the kids were badly hurt. I saw one little boy whose fingers
were missing," she said.
Mayor Maynard Jackson, hurrying to the Gate City Day
Care Center in the predominantly black Bowen Homes
housing project on the city's northwest side, tried to assure
skeptics in a crowd of about 1,500 people who gathered that
there were no indications of foul play.
Speaking through a bullhorn amid a scene of mangled pieces
of concrete, brick and wood, Jackson said: "The only
evidence we have at this time is that this was an accident. We
are not certain what caused this, but it looks like it could have
been an explosion in the furnance." i
One man in the crowd shouted back; "It was the Ku Klux
kiari."- ; .-
Jackson said he had ordered other housing project day-care
centers evacuated while their furnances were inspected.
He also ordered increased police patrols for housing
projects in the city. Atlanta's blacks have been concerned
recently about the unsolved deaths of eight black children and
the disappearance of six others and by a bomb which exploded
in a city Housing Authority warehouse last week. No one was
injured in that blast. '
About 487 children attending an elementary school across
the street from the blast scene were evacuated after a bomb
threat. The mayor announced the establishment of a rumor
control unit to stem rumors about the incident. "Please do not
engage in spreading rumors if you do not know they're true,'!
Investigators said a preliminary examination showed the
boiler of the furnace had exploded. Jim Tate, a spokesman for
Atlanta Gas Light Co., said the boiler may have had too much
pressure or not enough water.
The names of the dead, who included one employee of the
center, were not immediately available.
Those injured were treated at Grady Memorial Hospital
following the 10:20 a.m. explosion. Mike Yelton, a hospital
spokesman, said one injured child underwent surgery for a
skull fracture, and another had second- and third-degree burns
over 25 percent of his body. All but one of the injured were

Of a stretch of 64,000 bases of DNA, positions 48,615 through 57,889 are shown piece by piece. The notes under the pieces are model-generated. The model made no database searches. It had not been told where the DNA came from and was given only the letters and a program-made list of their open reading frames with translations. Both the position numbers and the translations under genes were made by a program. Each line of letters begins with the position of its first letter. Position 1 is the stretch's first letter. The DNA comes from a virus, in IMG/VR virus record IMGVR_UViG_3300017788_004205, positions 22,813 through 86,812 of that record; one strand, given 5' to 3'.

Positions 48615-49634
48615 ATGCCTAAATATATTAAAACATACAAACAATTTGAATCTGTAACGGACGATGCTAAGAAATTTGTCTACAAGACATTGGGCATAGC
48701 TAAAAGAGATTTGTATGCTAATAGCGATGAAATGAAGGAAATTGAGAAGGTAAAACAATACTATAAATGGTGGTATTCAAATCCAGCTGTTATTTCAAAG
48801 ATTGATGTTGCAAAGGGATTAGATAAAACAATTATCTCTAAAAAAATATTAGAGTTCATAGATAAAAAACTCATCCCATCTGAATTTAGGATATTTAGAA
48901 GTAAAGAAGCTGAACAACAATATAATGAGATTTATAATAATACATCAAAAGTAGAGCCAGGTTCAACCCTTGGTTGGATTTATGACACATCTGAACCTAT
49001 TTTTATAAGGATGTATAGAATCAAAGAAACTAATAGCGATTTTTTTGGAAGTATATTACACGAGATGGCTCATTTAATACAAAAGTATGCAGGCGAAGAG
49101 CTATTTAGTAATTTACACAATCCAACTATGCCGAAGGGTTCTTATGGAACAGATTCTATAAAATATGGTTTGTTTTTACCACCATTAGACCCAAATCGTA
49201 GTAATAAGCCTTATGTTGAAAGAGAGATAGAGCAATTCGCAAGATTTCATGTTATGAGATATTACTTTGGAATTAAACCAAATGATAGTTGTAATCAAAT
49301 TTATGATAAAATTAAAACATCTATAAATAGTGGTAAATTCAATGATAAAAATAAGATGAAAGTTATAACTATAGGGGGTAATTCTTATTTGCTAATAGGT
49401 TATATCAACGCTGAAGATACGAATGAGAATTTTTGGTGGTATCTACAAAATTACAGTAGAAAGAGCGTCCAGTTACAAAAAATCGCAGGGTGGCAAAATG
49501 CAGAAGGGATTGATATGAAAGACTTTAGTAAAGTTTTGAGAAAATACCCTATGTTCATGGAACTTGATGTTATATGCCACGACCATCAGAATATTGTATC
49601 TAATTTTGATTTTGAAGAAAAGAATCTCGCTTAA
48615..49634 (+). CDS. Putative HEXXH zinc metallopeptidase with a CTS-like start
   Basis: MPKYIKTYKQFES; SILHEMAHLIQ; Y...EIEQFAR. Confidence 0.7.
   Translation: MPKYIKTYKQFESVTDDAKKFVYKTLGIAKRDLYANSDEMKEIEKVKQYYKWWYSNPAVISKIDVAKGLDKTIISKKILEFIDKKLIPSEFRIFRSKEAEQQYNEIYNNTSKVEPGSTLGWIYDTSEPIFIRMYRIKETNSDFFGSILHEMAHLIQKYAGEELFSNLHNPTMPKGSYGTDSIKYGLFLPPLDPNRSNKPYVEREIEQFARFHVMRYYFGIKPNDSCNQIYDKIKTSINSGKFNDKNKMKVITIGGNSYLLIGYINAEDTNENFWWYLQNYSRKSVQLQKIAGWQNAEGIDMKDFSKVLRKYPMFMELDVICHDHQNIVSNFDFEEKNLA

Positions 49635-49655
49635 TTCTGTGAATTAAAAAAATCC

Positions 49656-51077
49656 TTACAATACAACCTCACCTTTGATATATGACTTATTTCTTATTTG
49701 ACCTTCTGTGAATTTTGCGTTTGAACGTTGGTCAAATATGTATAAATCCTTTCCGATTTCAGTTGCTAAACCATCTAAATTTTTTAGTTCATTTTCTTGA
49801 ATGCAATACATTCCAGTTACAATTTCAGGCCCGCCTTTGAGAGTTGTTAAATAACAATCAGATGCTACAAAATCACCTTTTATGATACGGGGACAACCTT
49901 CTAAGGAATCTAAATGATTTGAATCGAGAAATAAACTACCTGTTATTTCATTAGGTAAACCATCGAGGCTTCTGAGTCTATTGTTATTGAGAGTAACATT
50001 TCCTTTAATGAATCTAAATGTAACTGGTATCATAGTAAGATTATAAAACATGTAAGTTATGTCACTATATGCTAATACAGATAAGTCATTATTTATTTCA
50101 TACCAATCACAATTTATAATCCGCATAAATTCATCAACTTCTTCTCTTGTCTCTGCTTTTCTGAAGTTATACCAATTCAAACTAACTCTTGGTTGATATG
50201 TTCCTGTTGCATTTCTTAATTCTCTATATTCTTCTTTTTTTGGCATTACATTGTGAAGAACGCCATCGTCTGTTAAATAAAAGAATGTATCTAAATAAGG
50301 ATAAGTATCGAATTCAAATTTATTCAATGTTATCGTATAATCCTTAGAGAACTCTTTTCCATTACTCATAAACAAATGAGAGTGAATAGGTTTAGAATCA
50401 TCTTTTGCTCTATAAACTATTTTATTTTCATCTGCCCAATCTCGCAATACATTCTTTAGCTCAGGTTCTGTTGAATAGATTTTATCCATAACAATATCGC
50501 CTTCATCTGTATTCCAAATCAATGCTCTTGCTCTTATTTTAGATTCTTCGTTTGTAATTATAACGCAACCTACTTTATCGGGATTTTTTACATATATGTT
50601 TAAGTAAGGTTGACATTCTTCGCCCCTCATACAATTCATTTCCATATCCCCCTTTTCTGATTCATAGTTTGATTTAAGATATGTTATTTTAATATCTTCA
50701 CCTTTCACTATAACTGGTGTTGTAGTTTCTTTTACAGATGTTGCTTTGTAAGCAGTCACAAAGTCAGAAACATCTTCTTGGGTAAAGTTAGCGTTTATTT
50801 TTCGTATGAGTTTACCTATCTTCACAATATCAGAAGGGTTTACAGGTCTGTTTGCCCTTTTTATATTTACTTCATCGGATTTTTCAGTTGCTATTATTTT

children, he said.
From page 1
"tins to niarc.
GREENSBORO (AP) A friend of
slain Communist Workers Party
member James Waller testified Monday
that Waller told him the CWP members
be a violent person.
But Stephenson speculated that if
Waller had a gun, he might have used
violence to carry out his political
had guns and were prepared, for violence 'objectives. Waller,' He said was "trying
at a Nov. 3 "Death to the Klan" rally
that erupted in gunfire and left Waller
and four other communists dead.
Following the testimony by Rex W.
Stephenson of Greensboro, attorneys
for six Ku Klux Klansmen and Nazis
charged in the deaths rested their case.
Under cross-examination, Stephenson
said.Waller never discussed plans for the
CWP V: Nov. 3 rally. Stephenson also
told Assistant District Attorney Jim
Coman that he didn't consider Waller to
Ki order yours in the student stores I
I c" t! (J) ft)Q npr? n ALU. (i l
I HIS is i I ? ' l I s i i 'HI.': is
fj Select from traditional , jj
Cj ' styles or our e::cluDive
L - new design ... .
jj f --v . . . I ' f --
4 ;, r- , -w. ) ; -if .-f ,j "I
w-' 4k. A - '- J i
All You Meed is a 020 Deposit u
D-."?ir-1 r r 1 ? f f-rt ! - .-1 fsf
1 J" .2 ' ."3 1 -3
J ,. w . .-.' ' i " '
aai-nfcJ.-ia-M-,. ""irnni , .nli "nn")L 1 " "' " f
r:,-,; r:-, . . . v M3';L&
to pattern himself after Lenin by
organizing labor parties to take over the